He Got Bored With Retirement. Now He's Selling $18 Million Annually. Don Lanier was ready for a change, and that pushed him to succeed. Here's how he did it.
When Don Lanier retired in 2017, he and his wife moved into an RV and relocated from California to Indiana. But RV life was cold and cramped, and they decided to build a house. To get a construction loan, the bank wanted Lanier to show some income, so Lanier decided to go back to work. He applied for a sales job with Honest Abe Roofing, but when the hiring executive noticed Lanier's background in sales and home improvement, he thought he might be able to do more. He brought Lanier to the attention of the company's founder and CEO Kevin Newton.
"We told him, you can roof and make a living, or you can have roofers working for you and make a living," Newton says. Lanier chose the latter option: In 2018, he became Honest Abe's first-ever franchisee (they've since expanded to 21 locations), and has held the top revenue spot ever since. His Evansville, Indiana, location reached $10.2 million in sales by the end of 2022, and he just opened his second location, which his son runs in Louisville, Kentucky. Lanier is projecting $18 million in sales between both locations by the end of 2023.
Here, he shares three of his core strategies for success.
1. Run ads on local television.
Online ads, sales promotions, and billboards are good, Lanier says, but local TV ads convert better. "You're already on the second step of the sales funnel by picking up the phone and calling me," he says. "That's different from clicking on something." He invests in 10-, 15-, and 30-second ads on four local TV channels. "They're running over and over and over."
2. Incentivize your salespeople.
Lanier seeks out competitive people for his sales department and then creates monthly, quarterly, and annual competitions for them. For instance, $300,000 in sales equals a plaque on the wall. "If one gets it on, everybody else is like, 'Heck no, you're not going to top me,'" he says. As the sales figures go up, the plaques get bigger. For salespeople who set all-time records, Lanier has prizefighter-style belts custom-made.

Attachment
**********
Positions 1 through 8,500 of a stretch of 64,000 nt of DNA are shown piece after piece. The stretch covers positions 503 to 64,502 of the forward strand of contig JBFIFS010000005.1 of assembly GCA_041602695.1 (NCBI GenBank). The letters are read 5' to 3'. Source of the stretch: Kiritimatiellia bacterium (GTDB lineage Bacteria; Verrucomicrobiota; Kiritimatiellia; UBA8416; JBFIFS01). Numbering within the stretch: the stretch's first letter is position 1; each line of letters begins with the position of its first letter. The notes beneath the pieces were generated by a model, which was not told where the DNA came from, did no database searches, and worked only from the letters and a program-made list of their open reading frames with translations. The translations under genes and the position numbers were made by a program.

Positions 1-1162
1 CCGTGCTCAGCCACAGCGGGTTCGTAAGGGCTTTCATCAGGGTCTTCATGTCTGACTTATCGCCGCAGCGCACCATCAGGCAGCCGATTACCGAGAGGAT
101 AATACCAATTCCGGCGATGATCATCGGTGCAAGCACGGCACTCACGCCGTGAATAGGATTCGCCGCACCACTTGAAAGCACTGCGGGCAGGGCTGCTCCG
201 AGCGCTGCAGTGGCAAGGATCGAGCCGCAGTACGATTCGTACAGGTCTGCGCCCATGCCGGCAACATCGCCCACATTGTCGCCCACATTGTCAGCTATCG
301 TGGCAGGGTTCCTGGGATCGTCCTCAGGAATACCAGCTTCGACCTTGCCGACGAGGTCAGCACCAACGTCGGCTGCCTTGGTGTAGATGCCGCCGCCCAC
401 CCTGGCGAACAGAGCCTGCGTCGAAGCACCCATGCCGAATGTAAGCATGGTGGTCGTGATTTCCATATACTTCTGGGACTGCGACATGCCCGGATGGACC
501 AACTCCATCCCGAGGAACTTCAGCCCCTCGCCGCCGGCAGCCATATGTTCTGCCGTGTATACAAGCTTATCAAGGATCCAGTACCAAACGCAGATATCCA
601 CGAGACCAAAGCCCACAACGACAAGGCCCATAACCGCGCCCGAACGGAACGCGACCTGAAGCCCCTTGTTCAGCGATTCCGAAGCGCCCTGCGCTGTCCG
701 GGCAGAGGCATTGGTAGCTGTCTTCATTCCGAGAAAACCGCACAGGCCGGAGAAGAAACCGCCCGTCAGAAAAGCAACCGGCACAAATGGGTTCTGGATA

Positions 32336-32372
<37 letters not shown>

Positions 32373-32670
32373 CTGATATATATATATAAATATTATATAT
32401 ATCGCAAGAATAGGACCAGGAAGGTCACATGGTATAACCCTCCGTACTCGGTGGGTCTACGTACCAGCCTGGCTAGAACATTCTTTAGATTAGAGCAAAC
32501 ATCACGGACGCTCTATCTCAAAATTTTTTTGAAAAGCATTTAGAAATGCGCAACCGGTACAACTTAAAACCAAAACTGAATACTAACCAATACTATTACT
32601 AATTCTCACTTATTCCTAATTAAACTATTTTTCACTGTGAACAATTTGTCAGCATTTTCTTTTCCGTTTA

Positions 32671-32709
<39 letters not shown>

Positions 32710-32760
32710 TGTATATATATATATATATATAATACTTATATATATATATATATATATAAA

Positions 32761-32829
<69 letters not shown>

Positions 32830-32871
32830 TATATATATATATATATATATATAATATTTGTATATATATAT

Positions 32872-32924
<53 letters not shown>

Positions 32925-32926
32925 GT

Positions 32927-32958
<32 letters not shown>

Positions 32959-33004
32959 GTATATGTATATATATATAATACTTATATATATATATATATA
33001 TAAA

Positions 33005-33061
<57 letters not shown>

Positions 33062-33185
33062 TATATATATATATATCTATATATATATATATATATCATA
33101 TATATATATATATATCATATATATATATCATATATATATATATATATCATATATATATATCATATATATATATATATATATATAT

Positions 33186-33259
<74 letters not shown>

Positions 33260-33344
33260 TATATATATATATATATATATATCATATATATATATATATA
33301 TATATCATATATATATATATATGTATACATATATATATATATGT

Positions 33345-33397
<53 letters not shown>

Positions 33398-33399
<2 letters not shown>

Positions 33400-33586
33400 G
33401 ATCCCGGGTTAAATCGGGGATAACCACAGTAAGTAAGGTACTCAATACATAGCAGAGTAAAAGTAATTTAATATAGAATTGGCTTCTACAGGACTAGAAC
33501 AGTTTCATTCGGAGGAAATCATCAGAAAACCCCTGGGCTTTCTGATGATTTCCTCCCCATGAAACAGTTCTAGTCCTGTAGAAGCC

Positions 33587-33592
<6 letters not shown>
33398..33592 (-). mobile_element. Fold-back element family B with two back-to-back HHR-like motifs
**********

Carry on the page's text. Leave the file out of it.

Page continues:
3. Respect and care for employees.
Lanier builds his team's loyalty by taking care of them. For example, when his office manager's work was slipping, he spoke to her — and learned her grandfather had just died. "I told her to take four or five days that I paid her for, so she could go and get some closure," he says. "You have to give people time to get things right before you cut them loose. Your personal life will affect your work life if it's not in order."
The Franchisor's Take
How does Honest Abe Roofing spot an amazing potential franchisee?
< Founder and CEO Kevin Newton says he looks for an unexpected quality: anger. He wants people who are mad enough about their present situation — maybe because they're tired of working for someone else, or they want more financial autonomy — that they'll work toward changing it.
"Nothing changes in your life or my life, ever, until you get angry," Newton says. "When things are just not going well, the strong fight. When anger creeps in, they're able to continue to fight."
In Lanier, Newton saw a person who seemed to be struggling with retirement and angry about wanting more control of his destiny. "This isn't about Don being good at looking at KPIs," Newton says. "That crap can all be learned."